How Many People Does It Take to Tango?
Through meditating consistently and deeply over time, many friends and I have found more peace within ourselves and our interactions with others. Yet emotional stirrings come up, and probably will until we become fully aware. When I meditate with full surrender in that moment of intensity, I often forget what was bothering me by the end of the meditation. However, sometimes the feelings do not go away or they come up again. In those repeated situations I wonder if we are meant to play out the karma through our emotional and human life. Either way, this past weekend in a program called The Gift of Conflict my eyes were opened up to a clear understanding of other tools and knowledge to utilize to overcome our agitations. The first premise to start with is that your outer world reflects your inner world. You have probably heard the phrase "like attracts like." Maybe you heard the idea that we manifest or magnetize to ourselves whatever we think in our head or vibrate in our being. Do you ever notice how the plants in your home thrive when there is joy and peace in the home or wither when there is sadness or anger? My indoor plant completely died when my mother passed away. Maybe you have seen the results of Dr. Emoto's experiments on how the shape of water molecules changes depending on the emotion of the word pasted to that jar of water. Researcher Michael Tellinger captivated me when he showed aerial photographs of many cities and archeological sites next to circuit boards. They looked exactly the same! So often a microcosm and macrocosm of the world shows up revealing the interconnectedness of everything. How many times have you expressed a discomfort in someone's actions to them and they replied with the same concern about you? I believe we are all mirrors for each other. There are no accidents. There is always a hint of truth inside ourselves for anything that shows up in our life. Through the exercises in The Gift of Conflict people were repeatedly realizing they were feeling what their partner feels and their partner was feeling what they were feeling. Even when people were working with complete strangers the same things came up that would frequently come up in their lives. At a certain point I started to forget who was who because we all felt and wanted the same things. It was as if the others played the role of my voice to reveal something in myself I had not recognized, accepted, or clarified yet. The next time you want to accuse someone else of acting in a way that bothers you, ask yourself if there is any piece of you who acts that way as well.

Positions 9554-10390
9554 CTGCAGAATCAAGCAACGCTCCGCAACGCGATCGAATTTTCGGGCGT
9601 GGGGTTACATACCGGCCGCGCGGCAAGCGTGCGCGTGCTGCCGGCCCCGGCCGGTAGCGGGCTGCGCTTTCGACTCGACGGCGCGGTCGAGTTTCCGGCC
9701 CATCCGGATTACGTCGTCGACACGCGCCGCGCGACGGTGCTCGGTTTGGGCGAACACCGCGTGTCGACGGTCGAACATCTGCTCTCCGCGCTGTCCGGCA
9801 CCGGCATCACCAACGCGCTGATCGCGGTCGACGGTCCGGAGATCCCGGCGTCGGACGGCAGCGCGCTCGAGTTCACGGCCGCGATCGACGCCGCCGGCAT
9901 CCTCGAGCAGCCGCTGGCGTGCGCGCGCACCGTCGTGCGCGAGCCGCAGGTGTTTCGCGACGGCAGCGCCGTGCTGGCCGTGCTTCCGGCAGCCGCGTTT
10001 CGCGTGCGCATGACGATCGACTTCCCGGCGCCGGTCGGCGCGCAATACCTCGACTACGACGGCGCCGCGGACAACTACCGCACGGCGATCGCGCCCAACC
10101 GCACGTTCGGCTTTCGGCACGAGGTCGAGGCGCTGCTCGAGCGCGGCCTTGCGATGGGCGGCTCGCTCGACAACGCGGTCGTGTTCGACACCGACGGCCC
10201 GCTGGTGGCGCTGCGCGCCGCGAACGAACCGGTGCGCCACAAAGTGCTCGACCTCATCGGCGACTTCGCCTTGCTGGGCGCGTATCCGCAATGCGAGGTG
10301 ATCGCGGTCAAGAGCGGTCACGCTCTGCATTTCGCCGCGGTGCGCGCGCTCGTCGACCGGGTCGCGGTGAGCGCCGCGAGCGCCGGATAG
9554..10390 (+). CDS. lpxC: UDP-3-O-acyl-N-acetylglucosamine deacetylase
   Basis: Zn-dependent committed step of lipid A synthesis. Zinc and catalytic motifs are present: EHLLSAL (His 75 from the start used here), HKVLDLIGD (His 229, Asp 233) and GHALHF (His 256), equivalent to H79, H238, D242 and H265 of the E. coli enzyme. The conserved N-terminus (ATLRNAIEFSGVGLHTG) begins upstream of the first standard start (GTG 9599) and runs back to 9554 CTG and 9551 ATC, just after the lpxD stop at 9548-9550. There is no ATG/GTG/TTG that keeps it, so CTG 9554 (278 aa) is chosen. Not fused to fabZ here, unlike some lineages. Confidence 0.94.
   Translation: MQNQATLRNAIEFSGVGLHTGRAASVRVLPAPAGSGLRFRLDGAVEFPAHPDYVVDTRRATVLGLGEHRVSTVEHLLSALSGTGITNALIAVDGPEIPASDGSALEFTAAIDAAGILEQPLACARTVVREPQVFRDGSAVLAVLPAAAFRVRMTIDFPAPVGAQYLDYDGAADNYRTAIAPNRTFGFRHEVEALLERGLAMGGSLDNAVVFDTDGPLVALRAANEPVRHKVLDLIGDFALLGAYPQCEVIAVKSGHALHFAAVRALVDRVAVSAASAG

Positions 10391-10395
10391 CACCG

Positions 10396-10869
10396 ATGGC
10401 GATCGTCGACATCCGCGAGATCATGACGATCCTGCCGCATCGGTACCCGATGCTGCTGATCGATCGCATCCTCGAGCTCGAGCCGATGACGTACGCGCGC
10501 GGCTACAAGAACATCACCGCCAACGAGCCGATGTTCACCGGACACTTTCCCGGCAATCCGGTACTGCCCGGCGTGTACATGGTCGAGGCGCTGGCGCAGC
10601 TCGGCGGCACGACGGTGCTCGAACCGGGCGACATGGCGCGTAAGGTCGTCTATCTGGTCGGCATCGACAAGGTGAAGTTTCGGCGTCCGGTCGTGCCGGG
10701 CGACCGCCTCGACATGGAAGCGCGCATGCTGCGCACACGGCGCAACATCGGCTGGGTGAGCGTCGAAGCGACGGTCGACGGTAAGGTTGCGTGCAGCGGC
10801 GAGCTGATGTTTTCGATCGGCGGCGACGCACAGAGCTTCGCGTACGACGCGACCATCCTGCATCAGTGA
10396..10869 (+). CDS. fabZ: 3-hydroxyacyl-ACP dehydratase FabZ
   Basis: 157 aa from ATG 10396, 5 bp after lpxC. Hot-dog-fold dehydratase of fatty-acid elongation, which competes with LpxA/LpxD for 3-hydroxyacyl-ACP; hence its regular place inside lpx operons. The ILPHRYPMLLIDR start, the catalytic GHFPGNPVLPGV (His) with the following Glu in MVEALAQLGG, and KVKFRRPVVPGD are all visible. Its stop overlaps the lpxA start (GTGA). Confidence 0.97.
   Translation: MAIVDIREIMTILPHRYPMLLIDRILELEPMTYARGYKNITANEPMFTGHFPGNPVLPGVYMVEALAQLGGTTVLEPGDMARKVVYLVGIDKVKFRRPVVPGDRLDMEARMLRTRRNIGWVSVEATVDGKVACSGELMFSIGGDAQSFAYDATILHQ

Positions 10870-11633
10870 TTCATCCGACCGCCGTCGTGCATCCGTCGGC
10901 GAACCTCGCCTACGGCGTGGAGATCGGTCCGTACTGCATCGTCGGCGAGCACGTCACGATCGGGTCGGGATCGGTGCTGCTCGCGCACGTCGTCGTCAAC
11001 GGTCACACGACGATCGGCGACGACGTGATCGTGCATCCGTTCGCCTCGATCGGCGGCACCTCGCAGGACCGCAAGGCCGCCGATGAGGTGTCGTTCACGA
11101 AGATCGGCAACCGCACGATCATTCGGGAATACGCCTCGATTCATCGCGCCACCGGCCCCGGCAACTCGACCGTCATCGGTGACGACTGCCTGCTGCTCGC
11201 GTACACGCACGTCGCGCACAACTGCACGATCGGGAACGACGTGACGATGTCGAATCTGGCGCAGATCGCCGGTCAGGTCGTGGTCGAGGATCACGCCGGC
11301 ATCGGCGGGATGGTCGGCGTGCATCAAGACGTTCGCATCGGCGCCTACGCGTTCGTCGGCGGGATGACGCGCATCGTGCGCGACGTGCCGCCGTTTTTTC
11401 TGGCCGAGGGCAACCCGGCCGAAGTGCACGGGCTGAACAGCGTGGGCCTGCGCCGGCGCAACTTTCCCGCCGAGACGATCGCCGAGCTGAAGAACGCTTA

Sonika and Christian, the couple who lead The Gift of Conflict, stated they never finalize a decision until both of them are 100% comfortable with the solution they created. In one of their examples they rolled up a towel and played a tug of war game while each stated their point of view. Christian had done a lot of research to find the best website development company to meet their needs. The price was $10,000. Sonika did not want to spend that much on a website. They could have kept tugging the towel back and forth stating their case. Instead Sonika admitted she would like a really good website as well and Christian realized he would also rather not spend that much money. They laid the towel out in front of them and put the question in the air on top of it. Realizing they were both speaking the other's feelings and they were still in conflict on what the resolution should be, they waited. Very soon after this discussion a friend of Christian's told him about a course you can take to choose a good and inexpensive website developer from the Philippines. He took the course, hired a guy from the Philippines, and got a lot more service then just the website for much less money. There was something in both of them that stayed in confusion because the better solution had not revealed itself yet. Sometimes coming together, realizing the “we” in the situation, and being patient can produce even better results than originally expected. Knowing all of this means you never need to take the victim stance nor hold all the blame again. After the weekend ended I was quite disappointed to realize all the things I needed to work on in myself that I had complained existed in others. I also relaxed into knowing not everything is my fault. It takes two to tango. I then had a flash of all the recent moments people's tone of voice seemed to express anger towards me for something I did. I all of a sudden had a new sense of love and connection with all of them realizing they probably want to be able to do what I did as well. Or all they really wanted was to feel my love and connection with them. We are all so much more alike than we think. We are all in this game of life together revealing ourselves through each other. To take this one step further… I felt my tango partners had revealed what I needed to work on and it was time to go back to the solo dance. To work through those inner challenges and raise my vibration. To offer these challenges up to God. To remember my inner world reflects my outer world.
If we change ourselves we can create the potential to help change others and magnetize to ourselves an environment vibrating at our new frequency. Through the butterfly effect, if we heal ourselves, we can heal the world. Then the whole world is united in one tango dance.
To help detach yourself from conflict, here is an online program offering an Introduction to Meditation.
To help understand and gain tools to manage conflict, here is more information on the weekend workshop The Gift of Conflict.
And for fun, my friend Mirabai dancing The Blindfold Tango: